Recently, in an episode of the popular American television program Dateline NBC, veteran journalist Dennis Murphy repeated a stale anti-Jewish canard, one that despite its popularity is nonetheless as offensive as it is inappropriate.
Israeli security forces members hold Torah scrolls during a ceremony with 75 Torah scrolls from around the world in memory of the soldiers killed in Operation Protective Edge
“The rhetorical language you used in your email to your ex had a kind of biblical Old Testament ferocity to it,” Murphy said to an interviewee, referring to messages she had allegedly sent which included phrases such as, “I hope to God you are ready for the pain I will show you.” “Burn in the fiery pits of hell tonight as by God’s law,” read another.
Putting aside the fact that the word “hell” does not appear even once in the Hebrew Bible, Murphy’s impolite and ill-informed characterization of the Book of Books is something that should raise the ire of everyone who takes pride in our people’s heritage.
After all, it was the Tanach which bequeathed to the world values such as charity, brotherhood and forgiveness. And it was the Tanach which challenged man to live by the highest standards of morality and ethics, and which continues to inspire countless Jews and others to this very day.
Depicting the Hebrew Bible as “ferocious” or cruel is not only an act of iniquity toward the text itself, but a hurtful affront to those who cherish its teachings and seek to abide by its commands, and to do so in the context of a prime-time television show watched by millions of viewers is to besmirch the Jewish people’s faith and legacy in a public and humiliating way.
Unfortunately, Murphy is not alone in his prejudice. Examples abound from entertainment to the political arena.
Just last month, an Irish member of the European Parliament named Luke Flanagan criticized Ireland’s Health Minister Simon Harris for his policy on medical marijuana by asserting that, “Our Minister for Health is like the God of the Old Testament – mean.”
What kind of trash talk is that? How dare Flanagan or Murphy or anyone else for that matter slander the God of Israel in such terms.
Would they speak of other faiths, ranging from Islam to Buddhism, in such a disparaging manner? An even deeper problem is the use of the term “Old Testament,” which suggests that the Hebrew Bible is outdated and archaic, like an old shoe or outmoded car that should be discarded.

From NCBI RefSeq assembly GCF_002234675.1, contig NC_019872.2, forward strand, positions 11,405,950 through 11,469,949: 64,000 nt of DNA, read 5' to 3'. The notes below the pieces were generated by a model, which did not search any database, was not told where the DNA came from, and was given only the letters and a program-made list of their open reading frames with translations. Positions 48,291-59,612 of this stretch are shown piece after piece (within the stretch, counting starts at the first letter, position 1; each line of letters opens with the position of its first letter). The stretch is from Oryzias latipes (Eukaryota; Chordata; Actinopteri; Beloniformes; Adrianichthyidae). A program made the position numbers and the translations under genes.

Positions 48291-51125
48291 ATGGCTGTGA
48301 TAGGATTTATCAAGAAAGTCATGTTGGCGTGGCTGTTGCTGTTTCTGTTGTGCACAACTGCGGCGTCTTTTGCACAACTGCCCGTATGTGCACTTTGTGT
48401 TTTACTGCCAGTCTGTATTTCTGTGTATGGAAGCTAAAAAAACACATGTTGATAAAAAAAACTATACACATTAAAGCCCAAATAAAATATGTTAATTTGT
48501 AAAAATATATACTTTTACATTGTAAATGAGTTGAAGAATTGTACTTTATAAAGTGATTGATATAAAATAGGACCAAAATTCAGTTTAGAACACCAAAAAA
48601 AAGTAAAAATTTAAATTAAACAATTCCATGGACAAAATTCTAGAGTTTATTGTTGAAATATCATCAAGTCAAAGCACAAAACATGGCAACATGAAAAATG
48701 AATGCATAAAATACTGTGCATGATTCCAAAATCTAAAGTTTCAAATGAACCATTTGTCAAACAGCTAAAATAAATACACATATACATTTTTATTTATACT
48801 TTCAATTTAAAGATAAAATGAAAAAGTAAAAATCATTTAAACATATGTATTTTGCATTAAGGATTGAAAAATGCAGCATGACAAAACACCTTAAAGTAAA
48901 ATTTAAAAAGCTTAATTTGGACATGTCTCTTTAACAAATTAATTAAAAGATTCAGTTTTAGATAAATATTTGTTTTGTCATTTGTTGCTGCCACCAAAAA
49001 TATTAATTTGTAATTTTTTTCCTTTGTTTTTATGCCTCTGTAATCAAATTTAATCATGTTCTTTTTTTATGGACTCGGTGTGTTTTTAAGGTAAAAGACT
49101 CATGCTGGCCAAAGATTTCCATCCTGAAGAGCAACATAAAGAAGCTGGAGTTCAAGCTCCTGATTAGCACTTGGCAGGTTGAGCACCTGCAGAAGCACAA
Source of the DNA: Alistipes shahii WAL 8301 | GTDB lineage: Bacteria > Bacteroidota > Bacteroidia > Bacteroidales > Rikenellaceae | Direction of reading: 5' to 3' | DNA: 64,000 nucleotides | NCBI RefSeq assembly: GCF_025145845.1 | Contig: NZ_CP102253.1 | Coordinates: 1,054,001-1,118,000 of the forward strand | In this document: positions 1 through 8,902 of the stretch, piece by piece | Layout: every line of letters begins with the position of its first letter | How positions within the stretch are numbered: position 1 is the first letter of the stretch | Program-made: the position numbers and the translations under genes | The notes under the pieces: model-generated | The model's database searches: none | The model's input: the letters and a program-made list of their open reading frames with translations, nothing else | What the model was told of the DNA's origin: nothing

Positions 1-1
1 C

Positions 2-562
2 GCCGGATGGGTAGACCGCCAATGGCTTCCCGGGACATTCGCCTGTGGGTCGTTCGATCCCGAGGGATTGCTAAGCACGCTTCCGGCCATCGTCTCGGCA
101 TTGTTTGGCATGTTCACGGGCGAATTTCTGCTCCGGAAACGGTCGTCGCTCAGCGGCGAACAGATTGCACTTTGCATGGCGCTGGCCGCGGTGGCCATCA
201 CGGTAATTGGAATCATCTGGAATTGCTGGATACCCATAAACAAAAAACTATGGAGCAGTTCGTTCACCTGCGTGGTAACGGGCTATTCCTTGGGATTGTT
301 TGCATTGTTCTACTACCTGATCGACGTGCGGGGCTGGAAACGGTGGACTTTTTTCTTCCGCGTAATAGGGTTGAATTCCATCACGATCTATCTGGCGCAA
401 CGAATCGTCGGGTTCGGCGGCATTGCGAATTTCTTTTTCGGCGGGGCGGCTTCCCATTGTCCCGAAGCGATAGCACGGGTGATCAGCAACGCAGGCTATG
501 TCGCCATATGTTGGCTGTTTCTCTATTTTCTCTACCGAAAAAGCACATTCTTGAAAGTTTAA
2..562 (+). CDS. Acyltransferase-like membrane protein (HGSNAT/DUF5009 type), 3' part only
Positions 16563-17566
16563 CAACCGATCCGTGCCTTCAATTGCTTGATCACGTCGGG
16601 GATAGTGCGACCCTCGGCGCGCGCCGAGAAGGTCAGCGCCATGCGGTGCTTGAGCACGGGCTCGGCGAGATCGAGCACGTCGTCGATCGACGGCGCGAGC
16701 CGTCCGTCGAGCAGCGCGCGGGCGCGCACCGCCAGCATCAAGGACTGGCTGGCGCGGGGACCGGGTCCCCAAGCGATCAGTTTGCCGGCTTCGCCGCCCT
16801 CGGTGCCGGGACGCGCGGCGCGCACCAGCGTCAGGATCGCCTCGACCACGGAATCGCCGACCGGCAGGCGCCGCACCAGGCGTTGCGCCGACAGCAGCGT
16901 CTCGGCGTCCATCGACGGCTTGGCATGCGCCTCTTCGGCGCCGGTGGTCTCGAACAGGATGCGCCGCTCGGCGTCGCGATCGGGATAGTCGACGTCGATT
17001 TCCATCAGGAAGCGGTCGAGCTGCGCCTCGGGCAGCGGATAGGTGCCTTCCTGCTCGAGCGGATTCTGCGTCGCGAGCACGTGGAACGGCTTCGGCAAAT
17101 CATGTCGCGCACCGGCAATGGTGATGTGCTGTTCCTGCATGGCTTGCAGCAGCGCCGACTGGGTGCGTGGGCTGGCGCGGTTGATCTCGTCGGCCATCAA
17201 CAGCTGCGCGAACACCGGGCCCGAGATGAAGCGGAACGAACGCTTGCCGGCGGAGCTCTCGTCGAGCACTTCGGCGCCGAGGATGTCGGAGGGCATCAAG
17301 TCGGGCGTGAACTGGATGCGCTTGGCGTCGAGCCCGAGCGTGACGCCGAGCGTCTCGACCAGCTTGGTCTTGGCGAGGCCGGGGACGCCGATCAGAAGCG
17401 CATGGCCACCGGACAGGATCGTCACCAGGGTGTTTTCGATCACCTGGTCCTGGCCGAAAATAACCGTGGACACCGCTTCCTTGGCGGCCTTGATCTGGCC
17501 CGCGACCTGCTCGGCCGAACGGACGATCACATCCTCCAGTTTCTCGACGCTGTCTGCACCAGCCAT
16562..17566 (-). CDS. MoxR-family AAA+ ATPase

Indeed, it is difficult to reconcile the obvious contradiction at work here: Western civilization often proudly invokes its “Judeo-Christian heritage,” and yet the very basis of that patrimony – the Hebrew Bible – is implicitly vilified and demeaned as if it were a relic of a bygone era, rather than the living text that it is.
This may sound like little more than an issue of semantics, but labels have power and they affect how people perceive things and the extent to which they value them.
For Jews, what many refer to as the Old Testament is in fact the Only Testament. It is the basis of Judaism, the foundational document that defines our faith as well as our relationship with God and our fellow man.
As former British chief rabbi Jonathan Sacks once pointed out, “One of the most tragic moments in Western civilization came when Christians began distinguishing between what they called ‘the Old Testament God of vengeance’ as opposed to the ‘New Testament God of love.’ This is not a small error. One trembles to think how many Jews lost their lives because of it.”
Obviously, Christians have the right to believe what they wish about the relevance or applicability of what they refer to as the Old Testament, but using that phrase in public discourse, or even in the course of casual conversation, is something that is hurtful to Jews, our beliefs and our tradition.
There are plenty of other terms, such as Hebrew Bible or Tanach, that can be utilized instead which don’t carry the same derogatory weight, and the use of which could help to improve mutual understanding and respect.
Israelis, mostly residents of the southern Israeli city of Sderot, one holding a national flag, sit on a hill overlooking the Gaza Strip, on July 20, 2014, to watch the fighting between the Israeli army and Palestinian militants.
At a time of rising antisemitism across Europe and even North America, it is all the more essential that steps be taken to defend the integrity of Judaism and its sacred texts. A good place to start would be to encourage the media and public figures to give the God of Israel and His Torah the respect that is their due.